The myth of 'finding yourself' at university


By Lois Ryan, Second Year, English and Philosophy

The Croft Magazine // We’ve all heard of that person who ran off to university and ‘found themselves’. Often accompanied by a hair transformation, an Instagram post and a new outlook on life. So, what does it actually mean to ‘find yourself’ at university? And how do we go about the task of finding our true selves?

‘Finding yourself’ can mean many things to different people, but among students it generally relates to finding some kind of authentic, innate identity. Attributing this feeling of an individual identity to the circumstances in which it prevails is common. It has led leading thinkers to view it as something we can only acquire through consumption. We have to buy this new wellness class, or join this new gym. Are people then really talking about university as an opportunity to find yourself? Or is it another way to acquire a fake new identity through consumption?

Moving away and leaving everything familiar is a great chance to find out who you are | Epigram / Emily Fromant

An uncomfortable but important question. Speaking from experience, ‘finding yourself’ at university can more relate to your emotional response from literally finding yourself in a new city, surrounded by new people, with new independence and ways of thinking. By moving away from all the things which previously confined and defined you. For example, how others see you at home, the standards and beliefs pushed on you from all directions. By moving to university, you are in a sense given a fresh start to carve your own sense of self. You are prompted to find your own perspective, your own opinions, and realise what kind of person you want to be.

You should trust the process of finding yourself | Epigram / Emily Fromant

‘Finding yourself’ can feel like an overwhelming task to embark upon, but the process consists of a natural unlearning of things in your head you now deem ‘not you’, in favour of gently feeling out the things that are ‘you’. Whether that’s to do with your appearance, your beliefs, your hobbies or anything else you feel is a part of your identity. The end goal of ‘finding yourself at university' is misleading, because it places a time limit on how long you have to figure yourself out.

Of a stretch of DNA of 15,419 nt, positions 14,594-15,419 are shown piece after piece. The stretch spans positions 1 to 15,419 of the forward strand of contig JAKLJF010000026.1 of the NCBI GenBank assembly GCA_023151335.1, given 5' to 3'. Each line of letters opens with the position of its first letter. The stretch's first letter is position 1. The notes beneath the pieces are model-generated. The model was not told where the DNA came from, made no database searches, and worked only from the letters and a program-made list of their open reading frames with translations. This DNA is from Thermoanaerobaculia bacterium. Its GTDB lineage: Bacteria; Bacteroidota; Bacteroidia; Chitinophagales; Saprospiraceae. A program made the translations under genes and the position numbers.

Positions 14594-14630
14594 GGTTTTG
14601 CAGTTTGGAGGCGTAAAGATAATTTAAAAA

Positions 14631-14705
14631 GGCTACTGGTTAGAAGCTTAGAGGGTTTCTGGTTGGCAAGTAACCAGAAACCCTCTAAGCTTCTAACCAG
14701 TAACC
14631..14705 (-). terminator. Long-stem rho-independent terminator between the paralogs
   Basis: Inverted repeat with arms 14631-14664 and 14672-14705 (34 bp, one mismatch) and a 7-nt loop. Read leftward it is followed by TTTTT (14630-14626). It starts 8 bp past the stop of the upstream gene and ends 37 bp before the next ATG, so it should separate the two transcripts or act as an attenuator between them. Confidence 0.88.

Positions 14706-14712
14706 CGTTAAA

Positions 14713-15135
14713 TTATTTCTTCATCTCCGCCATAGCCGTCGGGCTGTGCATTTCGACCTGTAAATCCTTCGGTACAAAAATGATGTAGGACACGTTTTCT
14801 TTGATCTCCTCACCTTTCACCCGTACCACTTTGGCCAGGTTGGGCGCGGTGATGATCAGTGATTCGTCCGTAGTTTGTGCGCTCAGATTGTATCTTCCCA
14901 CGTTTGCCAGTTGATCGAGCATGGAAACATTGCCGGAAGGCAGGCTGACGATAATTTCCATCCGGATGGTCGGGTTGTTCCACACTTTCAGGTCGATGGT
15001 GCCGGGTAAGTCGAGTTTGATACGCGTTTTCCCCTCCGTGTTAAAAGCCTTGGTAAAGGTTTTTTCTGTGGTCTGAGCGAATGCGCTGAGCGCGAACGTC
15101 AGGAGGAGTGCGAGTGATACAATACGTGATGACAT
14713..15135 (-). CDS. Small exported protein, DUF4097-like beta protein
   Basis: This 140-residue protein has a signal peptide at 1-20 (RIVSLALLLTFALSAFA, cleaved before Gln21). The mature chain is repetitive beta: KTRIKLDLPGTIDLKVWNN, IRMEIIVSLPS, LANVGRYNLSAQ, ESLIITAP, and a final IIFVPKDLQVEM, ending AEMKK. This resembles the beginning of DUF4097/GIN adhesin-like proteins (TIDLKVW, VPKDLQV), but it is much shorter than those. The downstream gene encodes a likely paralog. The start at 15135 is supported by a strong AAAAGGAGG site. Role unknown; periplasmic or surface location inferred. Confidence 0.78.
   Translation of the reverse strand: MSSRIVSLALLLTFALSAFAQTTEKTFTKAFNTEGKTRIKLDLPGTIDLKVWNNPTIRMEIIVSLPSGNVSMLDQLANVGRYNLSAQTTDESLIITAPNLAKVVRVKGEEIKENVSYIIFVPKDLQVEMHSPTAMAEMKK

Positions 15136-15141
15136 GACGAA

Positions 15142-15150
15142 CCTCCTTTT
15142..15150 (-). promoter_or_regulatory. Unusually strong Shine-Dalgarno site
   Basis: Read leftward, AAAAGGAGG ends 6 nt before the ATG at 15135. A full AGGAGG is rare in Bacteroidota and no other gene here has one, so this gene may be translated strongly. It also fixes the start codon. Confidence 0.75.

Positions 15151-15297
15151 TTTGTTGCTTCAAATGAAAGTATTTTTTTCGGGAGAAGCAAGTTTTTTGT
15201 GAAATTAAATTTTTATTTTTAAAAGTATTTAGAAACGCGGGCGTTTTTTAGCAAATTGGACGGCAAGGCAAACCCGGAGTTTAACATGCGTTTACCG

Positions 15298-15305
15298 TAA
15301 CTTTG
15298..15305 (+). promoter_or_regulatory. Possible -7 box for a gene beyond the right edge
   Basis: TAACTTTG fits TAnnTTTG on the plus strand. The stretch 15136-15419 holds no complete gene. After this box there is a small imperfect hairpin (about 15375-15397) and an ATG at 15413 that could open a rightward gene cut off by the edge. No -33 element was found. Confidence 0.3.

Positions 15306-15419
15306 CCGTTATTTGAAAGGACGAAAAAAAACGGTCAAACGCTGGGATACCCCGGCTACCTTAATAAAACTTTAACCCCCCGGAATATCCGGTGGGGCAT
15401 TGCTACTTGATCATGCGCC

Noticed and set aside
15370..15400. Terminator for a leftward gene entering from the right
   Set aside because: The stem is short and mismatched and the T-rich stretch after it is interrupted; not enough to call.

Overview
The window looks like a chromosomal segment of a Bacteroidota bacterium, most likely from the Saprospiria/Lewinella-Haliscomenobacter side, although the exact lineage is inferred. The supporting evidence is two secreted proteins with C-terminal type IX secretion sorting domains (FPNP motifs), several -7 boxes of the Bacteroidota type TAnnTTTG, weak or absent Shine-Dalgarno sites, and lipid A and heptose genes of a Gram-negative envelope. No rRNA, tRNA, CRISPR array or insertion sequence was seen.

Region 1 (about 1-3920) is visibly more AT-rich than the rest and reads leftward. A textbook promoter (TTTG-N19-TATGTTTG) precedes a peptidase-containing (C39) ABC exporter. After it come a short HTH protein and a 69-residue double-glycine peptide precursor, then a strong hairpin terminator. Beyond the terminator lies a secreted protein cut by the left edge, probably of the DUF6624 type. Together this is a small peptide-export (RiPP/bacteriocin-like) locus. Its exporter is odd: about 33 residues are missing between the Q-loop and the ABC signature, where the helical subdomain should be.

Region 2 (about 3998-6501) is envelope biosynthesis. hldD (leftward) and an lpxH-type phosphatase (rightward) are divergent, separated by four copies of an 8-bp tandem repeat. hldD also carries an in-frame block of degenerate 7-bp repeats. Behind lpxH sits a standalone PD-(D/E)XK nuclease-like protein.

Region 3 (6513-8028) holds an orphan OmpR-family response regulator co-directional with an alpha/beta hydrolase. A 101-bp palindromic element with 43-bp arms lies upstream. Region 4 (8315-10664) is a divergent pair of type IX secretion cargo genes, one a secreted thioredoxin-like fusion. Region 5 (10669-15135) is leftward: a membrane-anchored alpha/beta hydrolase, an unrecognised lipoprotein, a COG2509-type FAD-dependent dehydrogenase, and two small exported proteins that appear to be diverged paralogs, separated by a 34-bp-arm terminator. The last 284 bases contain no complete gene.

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Finding yourself takes time, and it is a process you may go through again and again as you grow. University however, is the prime place to start this process. Because, finding yourself consists of small natural changes and adjustments, almost universally experienced amongst coming-of-age adolescents. By moving away from your home to university, you are already on the right path. So whilst fixating on an end-goal of a ‘new you’ glow-up just adds pressure to students already feeling the pressures of adjusting to university life, we might find some peace in trying to embrace change as it comes, and in trying to just trust the process.

Featured image: Epigram / Emily Fromant

Have you 'found yourself' at university? Let us know!


Lois Ryan

Second year English and Philosophy